SANTA CLARA, Ca.—College football got what it needed Monday night at Levi’s Stadium: a stiff boot put directly and firmly to the defending champion’s backside.
Come on, most of America, wasn’t that a kick in the pants?
The world also didn’t end by hosting the title game in Silicon Valley and more than 70,000 people showed up.
While Clemson’s 44-16 drubbing of Alabama may have stopped one dynasty as it kicked off another, the result was an overall net-positive for the anti-SEC dynasty deniers.
It was an up-with-people moment for a sport begging somebody to stand up to Alabama and the Southeastern Conference (which finished 6-6 in post-season play).
Clemson Coach Dabo Swinney had, many times this season, sheepishly described the state of college football as Alabama and a bunch of ROYs (Rest of Y’alls).
Dabo was, obviously, toying with us.
"This team was special from Day One," Swinney said.
Clemson, with its freshman star quarterback, Trevor Lawrence, supplants (if only temporarily) Alabama and its star quarterback, Tua Tagovailoa, who came off the bench to win last year’s title game.
Clemson, not Alabama, becomes next year’s preseason No.1 and the team to beat in 2019.
Alabama isn't finished but it is diminished. And this is not a bad thing; it's a healthy cleansing for a sport tilting too far toward one town and one conference.
“I don’t think one game, necessarily, defines who you are,” Saban said after the loss.
Saban did not relinquish, in one night, his mantle as college football’s greatest coach. But he does now face some serious questions after the worst loss of his Alabama career.
“We had some issues,” he said of Monday’s debacle.
Saban, for one night, lost his magic touch. He did not adjust at halftime the way he did last year. He played checkers instead of chess and this alone should give other coaches hope.
In the 2015 title game against Clemson, Saban gambled and won with an onside kick that was successful because it was so out of his character.
Monday night, he presided over a fake field goal attempt that everyone saw coming.
“It didn’t work, so it was a bad call,” Saban said.
It's nice to know Saban is not perfect.
Last year, down to Georgia at the half, he rolled up his big-boy pants and replaced Jalen Hurts with Tua Tagovailoa.
It paid off huge with an overtime victory.
Monday night, down at the half, Saban stuck with Tagovailoa (how could he not?) and fell further into a hole from which there was no escape.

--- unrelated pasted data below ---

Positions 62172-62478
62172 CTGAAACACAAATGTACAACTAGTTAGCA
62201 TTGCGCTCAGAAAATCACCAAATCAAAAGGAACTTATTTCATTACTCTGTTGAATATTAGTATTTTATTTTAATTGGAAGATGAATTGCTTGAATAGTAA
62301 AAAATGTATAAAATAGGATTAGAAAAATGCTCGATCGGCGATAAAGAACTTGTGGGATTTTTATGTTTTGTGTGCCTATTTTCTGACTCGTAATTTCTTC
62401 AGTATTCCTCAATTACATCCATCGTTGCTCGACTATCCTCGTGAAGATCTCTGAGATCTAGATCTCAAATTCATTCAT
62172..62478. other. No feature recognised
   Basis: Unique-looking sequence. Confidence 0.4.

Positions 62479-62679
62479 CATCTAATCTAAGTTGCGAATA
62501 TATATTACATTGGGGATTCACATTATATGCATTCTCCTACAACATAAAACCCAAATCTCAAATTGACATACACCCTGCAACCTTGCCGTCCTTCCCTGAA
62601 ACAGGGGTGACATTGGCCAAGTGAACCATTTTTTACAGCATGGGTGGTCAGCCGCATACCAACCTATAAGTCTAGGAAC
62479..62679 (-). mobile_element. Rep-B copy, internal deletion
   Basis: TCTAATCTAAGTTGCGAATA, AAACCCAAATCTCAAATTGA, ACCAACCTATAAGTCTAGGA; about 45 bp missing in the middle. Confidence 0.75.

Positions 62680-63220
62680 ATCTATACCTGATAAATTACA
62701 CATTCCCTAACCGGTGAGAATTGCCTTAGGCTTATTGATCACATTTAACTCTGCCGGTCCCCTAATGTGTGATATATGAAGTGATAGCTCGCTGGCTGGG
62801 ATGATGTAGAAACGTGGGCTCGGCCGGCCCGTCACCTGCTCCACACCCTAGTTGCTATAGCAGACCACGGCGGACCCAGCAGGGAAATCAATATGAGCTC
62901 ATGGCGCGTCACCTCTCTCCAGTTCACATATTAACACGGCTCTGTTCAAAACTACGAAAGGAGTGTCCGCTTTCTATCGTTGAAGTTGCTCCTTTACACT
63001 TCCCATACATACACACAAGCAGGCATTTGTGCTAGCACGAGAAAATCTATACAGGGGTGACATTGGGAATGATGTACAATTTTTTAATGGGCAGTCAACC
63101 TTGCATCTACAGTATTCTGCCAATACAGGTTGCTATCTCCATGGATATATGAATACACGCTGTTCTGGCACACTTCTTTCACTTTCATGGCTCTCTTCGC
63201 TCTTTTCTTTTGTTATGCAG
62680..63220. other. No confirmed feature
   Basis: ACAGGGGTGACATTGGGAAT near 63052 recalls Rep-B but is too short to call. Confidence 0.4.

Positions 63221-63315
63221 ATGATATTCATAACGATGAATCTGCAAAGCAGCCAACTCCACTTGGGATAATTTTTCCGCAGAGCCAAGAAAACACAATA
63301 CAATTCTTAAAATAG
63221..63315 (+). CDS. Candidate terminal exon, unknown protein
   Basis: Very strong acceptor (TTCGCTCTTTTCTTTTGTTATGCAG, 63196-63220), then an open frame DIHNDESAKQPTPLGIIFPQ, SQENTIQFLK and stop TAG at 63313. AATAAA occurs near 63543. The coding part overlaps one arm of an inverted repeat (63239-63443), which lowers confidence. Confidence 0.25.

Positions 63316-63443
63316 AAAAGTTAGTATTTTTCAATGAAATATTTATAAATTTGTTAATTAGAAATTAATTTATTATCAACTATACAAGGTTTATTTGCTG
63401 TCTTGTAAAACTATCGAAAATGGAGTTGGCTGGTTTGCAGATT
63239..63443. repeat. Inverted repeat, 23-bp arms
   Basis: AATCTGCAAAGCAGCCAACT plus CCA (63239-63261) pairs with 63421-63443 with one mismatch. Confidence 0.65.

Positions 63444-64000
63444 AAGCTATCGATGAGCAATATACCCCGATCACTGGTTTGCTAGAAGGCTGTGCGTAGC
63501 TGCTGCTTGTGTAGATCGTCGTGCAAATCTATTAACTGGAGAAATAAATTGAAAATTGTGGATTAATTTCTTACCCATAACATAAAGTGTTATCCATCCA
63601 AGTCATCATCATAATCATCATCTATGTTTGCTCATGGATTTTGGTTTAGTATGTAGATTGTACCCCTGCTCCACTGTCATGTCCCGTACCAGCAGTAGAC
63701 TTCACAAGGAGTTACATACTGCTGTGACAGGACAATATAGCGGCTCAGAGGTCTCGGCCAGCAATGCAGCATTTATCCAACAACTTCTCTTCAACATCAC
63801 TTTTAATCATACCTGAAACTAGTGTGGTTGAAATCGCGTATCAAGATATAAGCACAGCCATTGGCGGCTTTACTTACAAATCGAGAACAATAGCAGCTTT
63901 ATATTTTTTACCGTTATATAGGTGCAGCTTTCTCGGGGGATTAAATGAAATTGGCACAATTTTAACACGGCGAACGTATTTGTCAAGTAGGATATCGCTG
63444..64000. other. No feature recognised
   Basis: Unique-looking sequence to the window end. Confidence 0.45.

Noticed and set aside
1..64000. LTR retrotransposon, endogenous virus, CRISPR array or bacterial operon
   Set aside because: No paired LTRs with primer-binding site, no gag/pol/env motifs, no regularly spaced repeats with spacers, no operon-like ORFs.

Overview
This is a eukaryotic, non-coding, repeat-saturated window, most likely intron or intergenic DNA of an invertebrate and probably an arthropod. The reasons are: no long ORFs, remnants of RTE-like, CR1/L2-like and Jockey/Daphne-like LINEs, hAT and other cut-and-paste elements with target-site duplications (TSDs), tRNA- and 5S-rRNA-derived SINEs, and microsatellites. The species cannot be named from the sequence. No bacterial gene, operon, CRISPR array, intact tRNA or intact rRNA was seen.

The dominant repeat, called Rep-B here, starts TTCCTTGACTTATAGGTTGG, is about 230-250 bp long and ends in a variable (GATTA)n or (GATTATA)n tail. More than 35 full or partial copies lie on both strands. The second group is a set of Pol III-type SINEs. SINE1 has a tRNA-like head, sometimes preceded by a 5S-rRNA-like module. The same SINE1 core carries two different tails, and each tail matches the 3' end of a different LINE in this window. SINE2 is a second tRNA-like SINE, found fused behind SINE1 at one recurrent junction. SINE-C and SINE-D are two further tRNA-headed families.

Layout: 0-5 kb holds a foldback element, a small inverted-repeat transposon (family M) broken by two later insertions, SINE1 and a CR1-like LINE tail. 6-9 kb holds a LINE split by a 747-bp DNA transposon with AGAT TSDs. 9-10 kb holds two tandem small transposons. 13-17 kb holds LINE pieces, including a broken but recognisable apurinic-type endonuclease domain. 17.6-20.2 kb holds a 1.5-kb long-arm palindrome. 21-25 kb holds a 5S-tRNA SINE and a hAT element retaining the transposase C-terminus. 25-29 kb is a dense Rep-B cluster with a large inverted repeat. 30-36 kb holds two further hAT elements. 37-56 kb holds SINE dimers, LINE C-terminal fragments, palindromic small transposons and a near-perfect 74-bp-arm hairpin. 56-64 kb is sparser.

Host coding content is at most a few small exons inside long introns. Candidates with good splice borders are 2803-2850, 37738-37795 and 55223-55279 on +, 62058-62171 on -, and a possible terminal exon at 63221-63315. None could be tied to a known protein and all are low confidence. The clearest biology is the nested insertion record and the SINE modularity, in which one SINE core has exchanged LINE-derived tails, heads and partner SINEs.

“We couldn’t get off the field,” he said.
Saban now has to figure out where he goes next.
Years ago, he railed against the “up tempo” rage that was taking over college football. He said it was dangerous to the sport but eventually joined forces with the coalition.
But at what cost?
This year’s offense, everyone said, was his best. Yet, his defense is clearly suffering from the weight.
The hardest job in America is defensive coordinator for an offense that scores too fast.
Saban’s vaunted reputation as a defensive genius has been wounded. The Crimson Tide has allowed 44, 35 and 28 points in its last three games. Opposing quarterbacks are routinely throwing for 300 yards.
Lawrence diced Saban defense for 347 yards and three touchdowns. Last week, Oklahoma’s Kyler Murray passed for 300 yards and ran for 100.
These things are not supposed to happen to Nick Saban defenses.
Does he want to keep playing this exciting brand of offense, with a truly dynamic quarterback?
Or, does he pull in the reigns a bit next year and try to win more games by the score of 24-7.
Or is it too late to change? Alabama scored 50 or more points seven times this season. Except for Monday night, the offense has been thrill-a-minute.
But here’s the thing: Clemson is now the new world order and the Tigers aren’t slowing down.
Trevor Lawrence is a true freshman about to become a true sophomore.
Saban, shockingly, got its butt kicked and had to say afterward, “you have to learn how to lose.”
Oh happy day.
But fear Clemson, for what these Tigers might become.
"They're going to dominate life," Swinney said.